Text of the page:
How to Avoid Crime in Dominica: Tips to Stay Safe

Theft is a problem on the Caribbean island of Dominica. Many people come here as part of a cruise and may not be aware of the potential dangers – here's what you need to know.

The Dominica coast just south of the capital of Roseau Photo © Getty Images/youngvet

The Caribbean island of Dominica is a mostly safe destination for travelers, and not much more than common sense safety rules apply here.

Despite 21 murders happening in 2010, the threat of crime is mostly just petty theft.

Aggressive tour guides

While it's not a hazard, one of the first examples of aggressive behavior you'll see on Dominica involves persistent tour guides. Many will try to get you to hop into their taxis. If you ignore them and just walk through their line of defence, you'll probably shed them for good.

Theft in Dominica

Once inside the island's grips, you should watch out for theft of unattended beach belongings and valuables in cars. Special precaution should be taken in your accommodation. Villas are sometimes robbed, particularly in the area of Calibishie.

Make sure the owner of your rental has insurance and demand proof of it; otherwise, you won't be able to get compensated if you are robbed on the property. If staying in a hotel, lock your prized possessions in the safe, and if in a guesthouse, secure your luggage in a locker with a padlock. Those on boats should also be wary of wayward thieves, as yachts are also hotspots for burglary.

Follow the rules for travel to all foreign destinations when it comes to guarding personal property. Keep wallets in front pockets or compartments and purses securely around you. Be watchful when shopping or going out to eat, as these are vulnerable times when thieves can attack.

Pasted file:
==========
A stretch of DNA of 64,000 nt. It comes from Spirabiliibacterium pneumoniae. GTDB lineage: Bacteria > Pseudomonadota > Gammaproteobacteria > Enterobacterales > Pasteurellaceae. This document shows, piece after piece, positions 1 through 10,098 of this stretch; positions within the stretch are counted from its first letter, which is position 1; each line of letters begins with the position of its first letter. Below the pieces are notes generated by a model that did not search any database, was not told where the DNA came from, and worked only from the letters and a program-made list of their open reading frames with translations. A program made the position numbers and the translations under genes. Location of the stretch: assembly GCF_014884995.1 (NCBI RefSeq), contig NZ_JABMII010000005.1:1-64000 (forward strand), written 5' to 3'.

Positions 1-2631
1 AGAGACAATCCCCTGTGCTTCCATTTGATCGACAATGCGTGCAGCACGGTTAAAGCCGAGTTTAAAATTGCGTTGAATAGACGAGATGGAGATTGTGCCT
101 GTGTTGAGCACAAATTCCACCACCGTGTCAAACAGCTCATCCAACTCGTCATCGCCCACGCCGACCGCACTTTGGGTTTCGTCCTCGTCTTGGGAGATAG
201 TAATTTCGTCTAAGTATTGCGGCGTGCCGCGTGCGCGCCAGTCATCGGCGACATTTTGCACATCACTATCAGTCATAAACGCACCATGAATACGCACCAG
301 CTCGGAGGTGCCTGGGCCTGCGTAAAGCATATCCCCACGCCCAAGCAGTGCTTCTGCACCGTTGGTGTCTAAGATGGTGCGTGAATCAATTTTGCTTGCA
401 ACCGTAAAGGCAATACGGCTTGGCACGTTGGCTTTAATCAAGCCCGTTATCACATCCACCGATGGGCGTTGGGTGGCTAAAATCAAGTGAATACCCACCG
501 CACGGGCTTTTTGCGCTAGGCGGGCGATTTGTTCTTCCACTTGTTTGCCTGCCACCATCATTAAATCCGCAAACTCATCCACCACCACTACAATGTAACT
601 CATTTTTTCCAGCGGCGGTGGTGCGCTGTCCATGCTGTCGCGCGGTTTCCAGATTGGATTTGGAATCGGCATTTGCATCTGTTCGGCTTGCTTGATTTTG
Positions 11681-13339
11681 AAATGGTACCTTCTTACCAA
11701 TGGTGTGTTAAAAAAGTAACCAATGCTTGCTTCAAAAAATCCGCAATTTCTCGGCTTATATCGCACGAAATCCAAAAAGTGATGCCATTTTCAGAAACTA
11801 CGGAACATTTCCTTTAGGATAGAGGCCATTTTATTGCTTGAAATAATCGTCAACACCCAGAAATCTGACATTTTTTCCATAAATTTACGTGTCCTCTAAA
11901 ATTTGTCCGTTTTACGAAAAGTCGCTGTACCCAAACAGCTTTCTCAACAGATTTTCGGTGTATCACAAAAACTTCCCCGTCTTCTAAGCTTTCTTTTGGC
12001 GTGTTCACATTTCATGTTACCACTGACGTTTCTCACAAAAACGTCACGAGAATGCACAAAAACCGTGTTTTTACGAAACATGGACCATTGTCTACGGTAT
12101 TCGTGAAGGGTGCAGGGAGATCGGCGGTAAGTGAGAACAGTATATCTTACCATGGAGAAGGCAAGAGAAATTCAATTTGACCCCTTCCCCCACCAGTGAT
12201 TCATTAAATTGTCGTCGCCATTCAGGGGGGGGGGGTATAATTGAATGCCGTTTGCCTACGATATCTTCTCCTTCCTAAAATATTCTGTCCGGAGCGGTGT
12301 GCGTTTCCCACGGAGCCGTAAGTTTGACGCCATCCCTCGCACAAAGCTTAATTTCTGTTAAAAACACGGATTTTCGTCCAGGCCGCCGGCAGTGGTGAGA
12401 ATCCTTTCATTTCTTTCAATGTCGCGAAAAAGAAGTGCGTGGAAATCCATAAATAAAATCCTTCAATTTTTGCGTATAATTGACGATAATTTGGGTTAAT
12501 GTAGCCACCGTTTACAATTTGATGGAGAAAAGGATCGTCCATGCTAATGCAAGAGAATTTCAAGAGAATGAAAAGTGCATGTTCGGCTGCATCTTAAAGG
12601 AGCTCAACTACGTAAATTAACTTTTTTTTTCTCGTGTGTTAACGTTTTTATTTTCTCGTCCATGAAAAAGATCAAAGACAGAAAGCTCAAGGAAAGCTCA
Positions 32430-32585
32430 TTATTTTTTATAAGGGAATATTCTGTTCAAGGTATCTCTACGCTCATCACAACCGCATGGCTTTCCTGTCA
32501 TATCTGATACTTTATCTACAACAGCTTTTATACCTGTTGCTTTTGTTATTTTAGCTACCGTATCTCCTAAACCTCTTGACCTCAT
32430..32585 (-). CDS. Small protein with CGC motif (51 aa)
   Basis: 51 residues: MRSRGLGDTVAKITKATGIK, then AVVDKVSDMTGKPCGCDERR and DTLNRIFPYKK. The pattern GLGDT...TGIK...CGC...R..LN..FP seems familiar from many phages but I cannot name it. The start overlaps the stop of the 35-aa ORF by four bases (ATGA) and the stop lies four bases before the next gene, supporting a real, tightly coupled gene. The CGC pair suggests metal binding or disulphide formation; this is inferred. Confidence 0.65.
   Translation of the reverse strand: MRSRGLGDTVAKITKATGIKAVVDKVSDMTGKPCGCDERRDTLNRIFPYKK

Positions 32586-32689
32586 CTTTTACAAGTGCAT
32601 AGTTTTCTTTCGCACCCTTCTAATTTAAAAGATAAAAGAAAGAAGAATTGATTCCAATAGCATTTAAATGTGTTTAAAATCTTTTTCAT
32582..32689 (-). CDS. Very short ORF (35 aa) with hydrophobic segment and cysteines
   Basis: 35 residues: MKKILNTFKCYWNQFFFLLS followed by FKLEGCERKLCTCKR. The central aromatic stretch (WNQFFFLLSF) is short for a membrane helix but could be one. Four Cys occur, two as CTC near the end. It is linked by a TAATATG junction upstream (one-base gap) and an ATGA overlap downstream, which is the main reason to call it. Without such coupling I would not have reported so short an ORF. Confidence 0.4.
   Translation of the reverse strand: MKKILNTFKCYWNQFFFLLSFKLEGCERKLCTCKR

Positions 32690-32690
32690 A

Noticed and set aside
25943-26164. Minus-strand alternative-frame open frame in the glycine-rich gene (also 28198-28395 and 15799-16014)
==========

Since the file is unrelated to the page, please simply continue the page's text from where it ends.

Muggings and other types of crime

Sometimes, the threat of crime may be more direct than lifting a wallet from a pocket. The L'escalier Tete Chien is one popular tourist spot that does draw crime. Hikers have reported being mugged, and recent travelers said individuals tried to get into their car when they drove in Sineku Village near the start of the trail. Some travelers bypass this hike to avoid the danger. If you decide to go, keep all doors locked and windows rolled up. Go on the trail with a group or a guide to lessen the chances of being individually targeted for mugging.

While not necessarily criminal, some travelers have reported feeling duped by charges for tours, food and other items. There's often a 10-percent Value Added Tax (VAT) on certain services, but it's not always clearly stated when it's included and when it's added after. Some accommodations seem to double charge, billing guests for a room fee before adding on the VAT.

Some tours may not specify what's not included in the price. Some of these are just simple beverages, but others are actually sites you may need to pay extra for. With both hotels and tours, read the tour literature carefully and ask exactly what is and what's not included. Always bring extra cash just in case, and make sure to get the quotes in the correct currency. While you should do your research, it's best to book tours quickly, as the slots fill up with cruise-ship vacationers.

Final note: Though it's probably the thing that looks most menacing, don't be too alarmed to see locals carrying machetes. It's the island way, and those brandishing them most likely want to cut down some crops for their agriculture work, not your head.

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